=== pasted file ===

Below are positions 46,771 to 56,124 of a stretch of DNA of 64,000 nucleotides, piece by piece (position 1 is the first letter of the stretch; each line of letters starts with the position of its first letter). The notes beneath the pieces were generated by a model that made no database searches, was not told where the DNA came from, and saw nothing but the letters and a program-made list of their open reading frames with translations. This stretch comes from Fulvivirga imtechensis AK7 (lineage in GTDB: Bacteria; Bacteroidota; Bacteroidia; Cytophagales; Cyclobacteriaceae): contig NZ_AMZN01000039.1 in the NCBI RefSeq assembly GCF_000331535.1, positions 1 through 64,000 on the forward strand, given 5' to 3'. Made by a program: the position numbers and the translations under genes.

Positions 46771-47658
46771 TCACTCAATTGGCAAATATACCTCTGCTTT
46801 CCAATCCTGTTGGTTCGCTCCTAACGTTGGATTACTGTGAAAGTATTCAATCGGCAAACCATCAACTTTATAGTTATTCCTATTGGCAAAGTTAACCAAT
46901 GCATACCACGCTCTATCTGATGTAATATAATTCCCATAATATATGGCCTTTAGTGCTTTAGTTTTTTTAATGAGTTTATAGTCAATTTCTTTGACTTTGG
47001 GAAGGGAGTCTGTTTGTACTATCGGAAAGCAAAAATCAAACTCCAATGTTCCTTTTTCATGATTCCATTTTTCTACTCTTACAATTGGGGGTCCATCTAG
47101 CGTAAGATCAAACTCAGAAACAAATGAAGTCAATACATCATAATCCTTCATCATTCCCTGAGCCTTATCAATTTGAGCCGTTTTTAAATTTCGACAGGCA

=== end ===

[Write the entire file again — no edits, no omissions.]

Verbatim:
Below are positions 46,771 to 56,124 of a stretch of DNA of 64,000 nucleotides, piece by piece (position 1 is the first letter of the stretch; each line of letters starts with the position of its first letter). The notes beneath the pieces were generated by a model that made no database searches, was not told where the DNA came from, and saw nothing but the letters and a program-made list of their open reading frames with translations. This stretch comes from Fulvivirga imtechensis AK7 (lineage in GTDB: Bacteria; Bacteroidota; Bacteroidia; Cytophagales; Cyclobacteriaceae): contig NZ_AMZN01000039.1 in the NCBI RefSeq assembly GCF_000331535.1, positions 1 through 64,000 on the forward strand, given 5' to 3'. Made by a program: the position numbers and the translations under genes.

Positions 46771-47658
46771 TCACTCAATTGGCAAATATACCTCTGCTTT
46801 CCAATCCTGTTGGTTCGCTCCTAACGTTGGATTACTGTGAAAGTATTCAATCGGCAAACCATCAACTTTATAGTTATTCCTATTGGCAAAGTTAACCAAT
46901 GCATACCACGCTCTATCTGATGTAATATAATTCCCATAATATATGGCCTTTAGTGCTTTAGTTTTTTTAATGAGTTTATAGTCAATTTCTTTGACTTTGG
47001 GAAGGGAGTCTGTTTGTACTATCGGAAAGCAAAAATCAAACTCCAATGTTCCTTTTTCATGATTCCATTTTTCTACTCTTACAATTGGGGGTCCATCTAG
47101 CGTAAGATCAAACTCAGAAACAAATGAAGTCAATACATCATAATCCTTCATCATTCCCTGAGCCTTATCAATTTGAGCCGTTTTTAAATTTCGACAGGCA